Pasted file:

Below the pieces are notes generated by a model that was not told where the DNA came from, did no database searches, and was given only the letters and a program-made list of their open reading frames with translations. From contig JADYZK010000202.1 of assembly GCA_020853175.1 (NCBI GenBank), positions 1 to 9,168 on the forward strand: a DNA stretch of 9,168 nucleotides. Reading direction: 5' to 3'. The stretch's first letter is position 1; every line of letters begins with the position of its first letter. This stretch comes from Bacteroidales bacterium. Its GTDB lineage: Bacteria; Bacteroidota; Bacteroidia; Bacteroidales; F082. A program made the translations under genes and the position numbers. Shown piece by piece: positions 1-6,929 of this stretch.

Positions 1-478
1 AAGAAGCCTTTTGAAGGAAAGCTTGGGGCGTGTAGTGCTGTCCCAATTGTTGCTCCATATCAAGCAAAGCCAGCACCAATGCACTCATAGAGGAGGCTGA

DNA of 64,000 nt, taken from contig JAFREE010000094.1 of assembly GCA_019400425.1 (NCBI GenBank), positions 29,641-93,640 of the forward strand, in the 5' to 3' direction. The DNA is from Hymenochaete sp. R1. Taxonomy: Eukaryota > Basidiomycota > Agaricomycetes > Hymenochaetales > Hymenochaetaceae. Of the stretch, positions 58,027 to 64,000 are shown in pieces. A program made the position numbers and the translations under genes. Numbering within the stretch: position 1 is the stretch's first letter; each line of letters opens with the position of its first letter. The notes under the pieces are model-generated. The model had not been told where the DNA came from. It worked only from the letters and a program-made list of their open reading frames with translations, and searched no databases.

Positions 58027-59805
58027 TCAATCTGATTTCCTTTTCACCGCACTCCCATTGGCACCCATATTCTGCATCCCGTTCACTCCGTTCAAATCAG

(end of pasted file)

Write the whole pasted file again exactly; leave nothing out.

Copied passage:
Below the pieces are notes generated by a model that was not told where the DNA came from, did no database searches, and was given only the letters and a program-made list of their open reading frames with translations. From contig JADYZK010000202.1 of assembly GCA_020853175.1 (NCBI GenBank), positions 1 to 9,168 on the forward strand: a DNA stretch of 9,168 nucleotides. Reading direction: 5' to 3'. The stretch's first letter is position 1; every line of letters begins with the position of its first letter. This stretch comes from Bacteroidales bacterium. Its GTDB lineage: Bacteria; Bacteroidota; Bacteroidia; Bacteroidales; F082. A program made the translations under genes and the position numbers. Shown piece by piece: positions 1-6,929 of this stretch.

Positions 1-478
1 AAGAAGCCTTTTGAAGGAAAGCTTGGGGCGTGTAGTGCTGTCCCAATTGTTGCTCCATATCAAGCAAAGCCAGCACCAATGCACTCATAGAGGAGGCTGA

DNA of 64,000 nt, taken from contig JAFREE010000094.1 of assembly GCA_019400425.1 (NCBI GenBank), positions 29,641-93,640 of the forward strand, in the 5' to 3' direction. The DNA is from Hymenochaete sp. R1. Taxonomy: Eukaryota > Basidiomycota > Agaricomycetes > Hymenochaetales > Hymenochaetaceae. Of the stretch, positions 58,027 to 64,000 are shown in pieces. A program made the position numbers and the translations under genes. Numbering within the stretch: position 1 is the stretch's first letter; each line of letters opens with the position of its first letter. The notes under the pieces are model-generated. The model had not been told where the DNA came from. It worked only from the letters and a program-made list of their open reading frames with translations, and searched no databases.

Positions 58027-59805
58027 TCAATCTGATTTCCTTTTCACCGCACTCCCATTGGCACCCATATTCTGCATCCCGTTCACTCCGTTCAAATCAG